“I don’t want to just A-B-C it… I want to throw a D in there”
The cardinal sin of interviewing bands is asking them what they sound like, but as we’re cramped into a nook in the Curler’s Rest on Byres Road, I’m sort of forced to. As a nearby, raucous table of politics students yell words like “Colonialism” and “Systemic”, I’m embarrassed on two fronts: 1. That I’ve recommended the alt-pop brilliance of Cloth to so many people without being able to say “uh well they sound like…” and 2. I’ve agreed to meet them at peak, post-work hours, when the West End’s most self-righteous have finished up lectures and are nestling in to an evening of pints. It’s not that I loathe the students; not much anyway. I’m just regretful on the basis that I wish I could be one of them again, wide-eyed and zealous, and I’m equally remorseful as Cloth’s formidable twins Rachael and Paul agree on the inspiration of Cocteau Twins. Fuck, of course! Why hadn’t I thought of the Cocteau Twins?! Even then, though, that’s not the most helpful pathway into describing Cloth. I’ll attempt to do so now:
Cloth find addition by subtraction. They layer intricate, weaving guitar melodies beneath soaring, reverb-laden vocals, littered with cryptic, brilliant lyrics. The drums boom and crash, but with the steady-handed control of a sculptor. Live, they eschew bass, and in their craft, they reduce and reduce from a melodic starting point until their tracks become cerebral, skeletal whispers. They produce labyrinthine road maps, steering the listener off-course (0:35 into ‘Demo Love’ is the perfect example) into textured, off-road pop. It’s brilliantly sophisticated without wandering into the pointlessly baroque; tricky hits.
“Looking at every element of the song, and seeing how it can be tweaked…”, Paul (guitar, twin) offers. “I was watching Alan Partridge last night, the new one, and they mine every element for a sort of wee nugget of something you can focus in on… we really enjoy the process of song-writing, gaining a better understanding of what you’re doing. We’re setting ourselves a challenge where you don’t end up with some off-putting symphony of shite, something that’s a reflection of our ideals.”
Those ideals are formed from unlikely sources. If you can’t imagine Rachael and Paul as teenage metalheads, sourcing inspiration from bone-crushing riffs and spittle-flecked yells, then try, despite the inherent lack of pinch harmonics in Cloth’s music. The Cloth story also involves former outfit Café Disco, a more pop-punk indebted band who – yes – layered snaking guitar parts, but this time, it was over 4/4, sugar-high yearns. It’s a departure to say the least.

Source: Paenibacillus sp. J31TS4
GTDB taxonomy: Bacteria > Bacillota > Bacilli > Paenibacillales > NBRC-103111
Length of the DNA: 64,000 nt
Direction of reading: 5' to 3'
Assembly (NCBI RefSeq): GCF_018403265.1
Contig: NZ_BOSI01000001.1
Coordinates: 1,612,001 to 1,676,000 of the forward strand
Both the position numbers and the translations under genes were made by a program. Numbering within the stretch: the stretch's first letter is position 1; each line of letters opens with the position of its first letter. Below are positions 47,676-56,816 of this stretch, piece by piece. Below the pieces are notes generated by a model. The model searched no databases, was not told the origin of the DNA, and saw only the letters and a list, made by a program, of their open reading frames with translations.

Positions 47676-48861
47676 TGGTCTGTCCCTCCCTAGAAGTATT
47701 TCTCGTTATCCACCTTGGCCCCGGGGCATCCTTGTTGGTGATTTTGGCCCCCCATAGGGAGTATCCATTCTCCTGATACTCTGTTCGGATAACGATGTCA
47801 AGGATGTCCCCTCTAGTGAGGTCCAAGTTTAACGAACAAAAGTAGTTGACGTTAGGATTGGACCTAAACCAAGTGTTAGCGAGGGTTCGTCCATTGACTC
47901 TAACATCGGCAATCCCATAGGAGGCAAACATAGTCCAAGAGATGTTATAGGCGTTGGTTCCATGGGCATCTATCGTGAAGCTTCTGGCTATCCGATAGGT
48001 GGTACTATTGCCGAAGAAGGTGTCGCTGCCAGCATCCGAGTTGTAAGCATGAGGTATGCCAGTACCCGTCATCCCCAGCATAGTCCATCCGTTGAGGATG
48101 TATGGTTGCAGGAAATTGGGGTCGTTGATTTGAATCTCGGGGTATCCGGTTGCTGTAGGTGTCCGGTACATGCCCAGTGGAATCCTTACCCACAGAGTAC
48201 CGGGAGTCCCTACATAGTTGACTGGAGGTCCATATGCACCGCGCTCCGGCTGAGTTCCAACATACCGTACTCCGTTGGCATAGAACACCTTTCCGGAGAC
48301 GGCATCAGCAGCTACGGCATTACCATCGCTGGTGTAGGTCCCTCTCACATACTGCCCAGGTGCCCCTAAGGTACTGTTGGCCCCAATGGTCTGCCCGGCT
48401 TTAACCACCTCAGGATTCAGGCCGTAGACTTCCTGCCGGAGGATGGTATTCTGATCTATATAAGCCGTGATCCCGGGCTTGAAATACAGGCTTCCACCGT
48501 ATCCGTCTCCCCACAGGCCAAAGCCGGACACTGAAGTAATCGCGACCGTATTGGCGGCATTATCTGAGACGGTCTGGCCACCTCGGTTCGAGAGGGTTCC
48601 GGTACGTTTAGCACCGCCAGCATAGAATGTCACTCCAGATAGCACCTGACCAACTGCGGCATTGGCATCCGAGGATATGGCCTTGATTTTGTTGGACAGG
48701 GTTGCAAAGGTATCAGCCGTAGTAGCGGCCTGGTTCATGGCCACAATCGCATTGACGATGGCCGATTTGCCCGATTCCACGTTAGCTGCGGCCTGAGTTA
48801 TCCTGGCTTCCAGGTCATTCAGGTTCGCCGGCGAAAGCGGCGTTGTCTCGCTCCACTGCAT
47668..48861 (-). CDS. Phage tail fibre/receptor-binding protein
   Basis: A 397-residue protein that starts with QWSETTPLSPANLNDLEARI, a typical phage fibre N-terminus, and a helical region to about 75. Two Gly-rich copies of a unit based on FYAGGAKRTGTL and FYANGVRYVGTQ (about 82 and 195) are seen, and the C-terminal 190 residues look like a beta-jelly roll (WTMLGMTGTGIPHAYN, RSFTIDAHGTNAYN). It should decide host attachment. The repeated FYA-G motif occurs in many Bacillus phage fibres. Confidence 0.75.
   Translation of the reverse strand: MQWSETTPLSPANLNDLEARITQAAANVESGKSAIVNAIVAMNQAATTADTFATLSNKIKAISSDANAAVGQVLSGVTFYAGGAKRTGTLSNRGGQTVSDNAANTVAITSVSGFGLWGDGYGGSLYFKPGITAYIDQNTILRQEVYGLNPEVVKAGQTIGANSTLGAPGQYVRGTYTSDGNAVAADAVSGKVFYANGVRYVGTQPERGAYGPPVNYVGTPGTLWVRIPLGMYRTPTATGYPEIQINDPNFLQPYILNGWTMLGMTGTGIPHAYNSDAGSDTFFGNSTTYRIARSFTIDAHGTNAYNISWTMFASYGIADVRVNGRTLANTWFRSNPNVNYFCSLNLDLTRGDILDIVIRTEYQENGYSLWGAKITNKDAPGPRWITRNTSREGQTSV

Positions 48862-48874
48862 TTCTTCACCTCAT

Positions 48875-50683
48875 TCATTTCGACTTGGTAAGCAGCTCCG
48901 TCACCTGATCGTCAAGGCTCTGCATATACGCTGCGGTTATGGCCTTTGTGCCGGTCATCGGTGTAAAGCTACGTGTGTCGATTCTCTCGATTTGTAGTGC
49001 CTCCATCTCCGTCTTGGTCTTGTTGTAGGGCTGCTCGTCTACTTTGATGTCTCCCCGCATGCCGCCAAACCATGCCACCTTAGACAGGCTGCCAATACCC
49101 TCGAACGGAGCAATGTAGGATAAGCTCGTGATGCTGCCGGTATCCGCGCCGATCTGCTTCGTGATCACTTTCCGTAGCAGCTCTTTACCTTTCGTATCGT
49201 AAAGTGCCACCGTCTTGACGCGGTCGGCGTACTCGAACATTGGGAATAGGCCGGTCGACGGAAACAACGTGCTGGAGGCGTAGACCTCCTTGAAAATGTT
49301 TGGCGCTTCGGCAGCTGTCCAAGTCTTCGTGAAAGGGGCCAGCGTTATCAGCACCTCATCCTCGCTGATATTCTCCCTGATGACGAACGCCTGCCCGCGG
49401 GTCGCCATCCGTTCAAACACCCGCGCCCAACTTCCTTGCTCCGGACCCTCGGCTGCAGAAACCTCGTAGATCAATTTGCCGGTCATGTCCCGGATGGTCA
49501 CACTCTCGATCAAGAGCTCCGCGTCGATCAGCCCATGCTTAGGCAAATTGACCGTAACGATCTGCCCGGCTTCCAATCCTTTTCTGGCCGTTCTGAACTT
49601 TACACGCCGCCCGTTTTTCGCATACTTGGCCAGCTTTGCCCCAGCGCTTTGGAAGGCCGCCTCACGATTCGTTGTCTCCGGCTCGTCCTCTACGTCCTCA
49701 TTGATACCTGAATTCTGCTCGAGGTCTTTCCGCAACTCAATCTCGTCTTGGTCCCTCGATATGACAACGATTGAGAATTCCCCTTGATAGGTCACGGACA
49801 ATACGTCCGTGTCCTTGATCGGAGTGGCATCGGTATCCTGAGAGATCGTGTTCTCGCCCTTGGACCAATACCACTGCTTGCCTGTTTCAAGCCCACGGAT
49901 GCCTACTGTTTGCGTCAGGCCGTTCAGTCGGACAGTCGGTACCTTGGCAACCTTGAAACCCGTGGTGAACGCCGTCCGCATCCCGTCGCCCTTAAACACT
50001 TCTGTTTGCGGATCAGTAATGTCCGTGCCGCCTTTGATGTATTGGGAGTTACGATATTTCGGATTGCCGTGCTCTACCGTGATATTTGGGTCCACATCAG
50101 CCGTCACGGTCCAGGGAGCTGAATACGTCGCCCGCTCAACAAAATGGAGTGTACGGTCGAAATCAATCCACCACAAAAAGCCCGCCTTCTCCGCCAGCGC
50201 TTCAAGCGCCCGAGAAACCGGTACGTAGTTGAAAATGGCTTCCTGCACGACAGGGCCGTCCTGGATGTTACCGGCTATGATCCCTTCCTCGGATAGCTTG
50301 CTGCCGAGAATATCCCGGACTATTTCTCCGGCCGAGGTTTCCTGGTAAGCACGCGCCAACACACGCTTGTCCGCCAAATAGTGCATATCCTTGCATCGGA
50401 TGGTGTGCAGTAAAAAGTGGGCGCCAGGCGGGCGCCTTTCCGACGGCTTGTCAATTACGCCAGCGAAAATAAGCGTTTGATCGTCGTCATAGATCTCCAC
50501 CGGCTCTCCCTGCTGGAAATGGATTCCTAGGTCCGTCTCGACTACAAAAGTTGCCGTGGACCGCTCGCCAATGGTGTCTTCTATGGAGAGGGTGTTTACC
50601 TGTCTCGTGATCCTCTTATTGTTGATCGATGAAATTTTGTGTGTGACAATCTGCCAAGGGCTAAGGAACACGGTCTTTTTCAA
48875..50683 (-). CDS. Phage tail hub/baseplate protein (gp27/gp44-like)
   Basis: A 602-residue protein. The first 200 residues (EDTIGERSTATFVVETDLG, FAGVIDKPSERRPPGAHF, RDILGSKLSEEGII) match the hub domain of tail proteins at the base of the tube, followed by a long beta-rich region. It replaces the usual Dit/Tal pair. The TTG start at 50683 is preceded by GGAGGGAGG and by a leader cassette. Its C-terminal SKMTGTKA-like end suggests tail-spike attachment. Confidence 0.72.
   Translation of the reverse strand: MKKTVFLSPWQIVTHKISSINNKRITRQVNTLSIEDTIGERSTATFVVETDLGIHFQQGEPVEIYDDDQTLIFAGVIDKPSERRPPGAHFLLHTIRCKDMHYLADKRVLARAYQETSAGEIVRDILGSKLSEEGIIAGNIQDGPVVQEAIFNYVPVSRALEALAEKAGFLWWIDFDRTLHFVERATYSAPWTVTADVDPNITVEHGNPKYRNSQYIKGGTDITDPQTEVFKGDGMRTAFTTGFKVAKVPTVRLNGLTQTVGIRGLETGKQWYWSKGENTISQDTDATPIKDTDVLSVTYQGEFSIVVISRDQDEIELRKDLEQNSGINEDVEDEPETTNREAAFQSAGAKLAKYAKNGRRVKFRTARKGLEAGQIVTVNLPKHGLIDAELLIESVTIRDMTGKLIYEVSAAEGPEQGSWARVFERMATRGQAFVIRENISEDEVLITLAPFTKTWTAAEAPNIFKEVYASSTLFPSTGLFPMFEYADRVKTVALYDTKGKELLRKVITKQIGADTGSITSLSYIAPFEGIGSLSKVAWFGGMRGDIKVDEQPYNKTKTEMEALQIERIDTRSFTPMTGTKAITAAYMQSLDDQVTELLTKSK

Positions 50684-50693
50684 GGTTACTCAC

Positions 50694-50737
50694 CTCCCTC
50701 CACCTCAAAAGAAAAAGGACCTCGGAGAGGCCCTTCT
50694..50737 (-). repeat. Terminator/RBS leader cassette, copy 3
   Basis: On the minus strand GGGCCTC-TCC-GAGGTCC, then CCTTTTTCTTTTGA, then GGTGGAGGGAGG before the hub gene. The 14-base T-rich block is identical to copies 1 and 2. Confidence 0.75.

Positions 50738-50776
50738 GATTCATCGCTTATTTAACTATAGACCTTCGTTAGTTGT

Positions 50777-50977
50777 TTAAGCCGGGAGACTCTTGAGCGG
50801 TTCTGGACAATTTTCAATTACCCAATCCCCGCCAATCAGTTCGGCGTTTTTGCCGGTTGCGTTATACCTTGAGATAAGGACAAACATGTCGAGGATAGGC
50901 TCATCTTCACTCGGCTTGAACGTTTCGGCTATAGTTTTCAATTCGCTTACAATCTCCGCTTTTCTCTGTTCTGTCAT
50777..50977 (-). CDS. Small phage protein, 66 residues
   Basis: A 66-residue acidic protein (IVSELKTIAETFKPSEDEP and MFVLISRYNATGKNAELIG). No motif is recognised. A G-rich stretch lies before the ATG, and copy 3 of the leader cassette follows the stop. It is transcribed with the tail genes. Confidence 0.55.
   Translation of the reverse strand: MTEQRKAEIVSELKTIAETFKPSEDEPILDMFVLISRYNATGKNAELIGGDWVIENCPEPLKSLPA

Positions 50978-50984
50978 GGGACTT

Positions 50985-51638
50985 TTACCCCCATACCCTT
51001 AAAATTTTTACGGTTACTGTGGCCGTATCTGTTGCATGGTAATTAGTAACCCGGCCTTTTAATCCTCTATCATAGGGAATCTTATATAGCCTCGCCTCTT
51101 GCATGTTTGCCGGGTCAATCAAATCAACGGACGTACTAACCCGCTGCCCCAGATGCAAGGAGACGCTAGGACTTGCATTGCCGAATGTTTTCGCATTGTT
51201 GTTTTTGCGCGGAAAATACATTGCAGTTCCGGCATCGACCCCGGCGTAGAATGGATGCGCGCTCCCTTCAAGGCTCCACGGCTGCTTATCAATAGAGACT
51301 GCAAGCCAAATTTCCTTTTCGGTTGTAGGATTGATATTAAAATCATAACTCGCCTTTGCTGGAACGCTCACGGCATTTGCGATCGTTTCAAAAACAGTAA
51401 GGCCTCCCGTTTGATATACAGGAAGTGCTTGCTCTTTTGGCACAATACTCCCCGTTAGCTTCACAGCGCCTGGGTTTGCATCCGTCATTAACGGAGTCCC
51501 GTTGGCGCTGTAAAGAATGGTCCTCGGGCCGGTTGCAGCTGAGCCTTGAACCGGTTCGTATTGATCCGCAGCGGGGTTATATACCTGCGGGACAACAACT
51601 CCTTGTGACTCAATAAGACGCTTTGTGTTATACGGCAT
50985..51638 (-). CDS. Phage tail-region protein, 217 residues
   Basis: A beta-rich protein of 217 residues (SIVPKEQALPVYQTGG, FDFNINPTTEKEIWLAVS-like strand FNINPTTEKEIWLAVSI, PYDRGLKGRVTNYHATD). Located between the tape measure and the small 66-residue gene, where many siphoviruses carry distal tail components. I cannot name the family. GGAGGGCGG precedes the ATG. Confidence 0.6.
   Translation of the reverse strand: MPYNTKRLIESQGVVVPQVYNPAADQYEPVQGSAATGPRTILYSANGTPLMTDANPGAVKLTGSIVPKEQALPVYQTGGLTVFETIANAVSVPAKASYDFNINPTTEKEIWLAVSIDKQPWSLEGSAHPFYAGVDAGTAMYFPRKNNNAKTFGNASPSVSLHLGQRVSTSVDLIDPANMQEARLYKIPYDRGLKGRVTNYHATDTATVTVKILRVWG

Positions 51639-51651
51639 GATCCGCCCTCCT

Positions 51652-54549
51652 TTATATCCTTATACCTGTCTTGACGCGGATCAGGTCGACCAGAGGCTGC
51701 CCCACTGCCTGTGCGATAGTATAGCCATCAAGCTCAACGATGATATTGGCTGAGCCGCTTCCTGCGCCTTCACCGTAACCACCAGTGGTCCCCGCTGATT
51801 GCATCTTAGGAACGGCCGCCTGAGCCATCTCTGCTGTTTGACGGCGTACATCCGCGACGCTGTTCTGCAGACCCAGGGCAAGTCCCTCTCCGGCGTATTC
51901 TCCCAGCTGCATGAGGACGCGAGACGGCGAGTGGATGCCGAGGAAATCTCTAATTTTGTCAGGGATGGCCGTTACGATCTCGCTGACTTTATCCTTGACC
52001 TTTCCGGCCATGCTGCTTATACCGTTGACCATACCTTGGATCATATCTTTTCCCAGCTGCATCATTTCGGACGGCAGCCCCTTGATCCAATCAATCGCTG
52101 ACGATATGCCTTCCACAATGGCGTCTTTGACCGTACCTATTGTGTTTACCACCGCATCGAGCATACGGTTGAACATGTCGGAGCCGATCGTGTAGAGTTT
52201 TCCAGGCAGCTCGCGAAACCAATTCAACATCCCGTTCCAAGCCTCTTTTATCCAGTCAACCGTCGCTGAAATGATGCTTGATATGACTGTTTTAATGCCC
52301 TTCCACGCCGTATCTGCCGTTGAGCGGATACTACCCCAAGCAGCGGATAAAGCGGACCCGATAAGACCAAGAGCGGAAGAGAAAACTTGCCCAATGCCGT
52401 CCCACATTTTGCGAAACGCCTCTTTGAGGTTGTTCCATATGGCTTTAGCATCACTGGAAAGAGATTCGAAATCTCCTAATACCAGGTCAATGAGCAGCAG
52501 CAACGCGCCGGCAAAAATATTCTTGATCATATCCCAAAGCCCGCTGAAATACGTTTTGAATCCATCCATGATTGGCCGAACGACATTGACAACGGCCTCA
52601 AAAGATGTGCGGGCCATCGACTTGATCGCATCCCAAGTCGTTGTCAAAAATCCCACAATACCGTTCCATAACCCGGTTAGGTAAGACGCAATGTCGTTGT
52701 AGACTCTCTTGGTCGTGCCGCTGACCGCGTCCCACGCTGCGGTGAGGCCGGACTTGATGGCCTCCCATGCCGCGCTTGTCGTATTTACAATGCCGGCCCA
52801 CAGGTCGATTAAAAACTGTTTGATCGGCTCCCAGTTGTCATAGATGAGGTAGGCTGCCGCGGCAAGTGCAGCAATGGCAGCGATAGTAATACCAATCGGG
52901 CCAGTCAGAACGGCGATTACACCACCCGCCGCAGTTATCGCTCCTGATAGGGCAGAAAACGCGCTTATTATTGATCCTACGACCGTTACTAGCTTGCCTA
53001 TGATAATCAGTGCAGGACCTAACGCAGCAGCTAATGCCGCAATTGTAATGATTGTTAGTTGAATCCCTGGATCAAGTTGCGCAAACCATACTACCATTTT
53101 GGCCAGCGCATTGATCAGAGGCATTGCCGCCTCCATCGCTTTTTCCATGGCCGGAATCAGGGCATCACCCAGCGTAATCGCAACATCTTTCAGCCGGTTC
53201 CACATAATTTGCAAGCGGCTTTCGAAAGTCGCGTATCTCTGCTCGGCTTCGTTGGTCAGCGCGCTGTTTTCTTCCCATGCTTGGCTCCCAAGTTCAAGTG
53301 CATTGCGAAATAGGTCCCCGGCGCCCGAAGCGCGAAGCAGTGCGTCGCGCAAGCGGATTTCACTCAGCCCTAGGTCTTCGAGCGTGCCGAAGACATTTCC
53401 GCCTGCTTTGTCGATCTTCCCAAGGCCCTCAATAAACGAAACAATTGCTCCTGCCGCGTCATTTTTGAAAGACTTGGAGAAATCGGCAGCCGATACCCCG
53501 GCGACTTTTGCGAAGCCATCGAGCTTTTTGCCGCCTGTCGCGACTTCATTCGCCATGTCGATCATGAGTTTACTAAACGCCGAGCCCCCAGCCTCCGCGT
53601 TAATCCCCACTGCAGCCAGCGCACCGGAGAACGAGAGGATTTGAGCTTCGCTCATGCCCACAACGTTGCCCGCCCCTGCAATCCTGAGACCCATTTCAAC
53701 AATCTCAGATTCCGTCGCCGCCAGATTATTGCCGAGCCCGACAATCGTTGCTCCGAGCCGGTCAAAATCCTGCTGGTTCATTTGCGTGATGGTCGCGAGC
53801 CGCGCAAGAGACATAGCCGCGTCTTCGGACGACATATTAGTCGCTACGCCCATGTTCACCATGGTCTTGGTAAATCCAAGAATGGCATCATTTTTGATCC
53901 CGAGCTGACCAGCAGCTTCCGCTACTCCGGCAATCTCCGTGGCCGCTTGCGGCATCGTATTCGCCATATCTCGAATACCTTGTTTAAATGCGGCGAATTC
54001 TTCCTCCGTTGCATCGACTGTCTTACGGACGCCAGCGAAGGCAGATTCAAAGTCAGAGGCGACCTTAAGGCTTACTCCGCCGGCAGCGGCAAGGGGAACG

“We were gonna go down the Sleater-Kinney route. We started playing loud and gradually got more quiet”, Rachael (guitar, vocals, twin) explains.
It’s worked. Forming in 2016, Cloth spent two years refining and tweaking their sound, releasing the immaculate ‘Demo Love’ on YouTube in 2018. Its incredible dynamic shift serves as the perfect introduction to the trio, and works as a mission statement. Bass features prominently in the song’s intro, before exploding into blissful dual-guitar melodies and soft, reverby vocals. It’s – without hyperbole – one of the best songs to come out of Scotland in this decade. Just as impressively, ‘Tripp’ and ‘Old Bear’ followed, winning fans such as BBC 6music’s Tom Robinson and Radio 1’s Huw Stephens, as well as nods at the SAMAs, slots for BBC Introducing at Latitude and myriad slots in festivals around the UK. This was followed by a record deal with emerging Scottish label Last Night From Glasgow, who have a habit of snaring quality bands.
“it’s happened very organically. We just dumped our first song on YouTube, and we didn’t have any connections. We played the Glasgow circuit and were familiar with venues and some promoters but we didn’t have a game plan”, Rachael explains. “We’re sensitive to social media. I’m of the opinion that if you don’t put too much out and it looks pretty, you’ll have a ripple effect.”
Making your first set of recordings in the legendary Chem19 always helps, too. Working with Derek O’Neill of King Creosote, Cloth went from rudimentary DIY recordings to using Scotland’s most historic studio spaces.
“It took a bit of getting used to, being that the first two years, we were recording in our bedrooms”, Paul offers.
“We had no time constraints, so to speak”, Rachael adds. There’s a clear freedom in the songs Cloth already have out; much like Mogwai’s oeuvre, natural reverb and space echo through ‘Old Bear’ and ‘Tripp’.
What’s instantly noticeable about Paul and Rachael Swinton is how likeable they are. It’s hard not to root for a band that have paid their dues in local scenes and are in awe at their own fortunes. There’s an unerring humility and passion to how they talk about music. It’s apparent how laser-focused they are as songwriters but our conversation is scattered with words like “grateful” and “novelty”. As we cover a 3-date run with Aidan Moffat and RM Hubbert, the twins talk delightedly about sound engineers who allow for proper soundchecks and playing to warm, appreciative crowds. There’s not an ounce of entitlement or pretension; the short tour seems like it’s galvanised the instincts of a band who are attentive and eager to take every experience together as an opportunity to learn something.
By the end of my time with Cloth, I’m less embarrassed to have asked such a basic opening question, because honestly, while there are reference points you can use to cover the scope of where their sound belongs, it’s not like anything else in Scotland right now. This is a band who bond metal (“only the good stuff” – Paul), pop-punk, post-rock and – most importantly – pop influences to create something that doesn’t sound anything like any of those things. Cloth’s is bold, inventive music, and their LP is a tantalising prospect.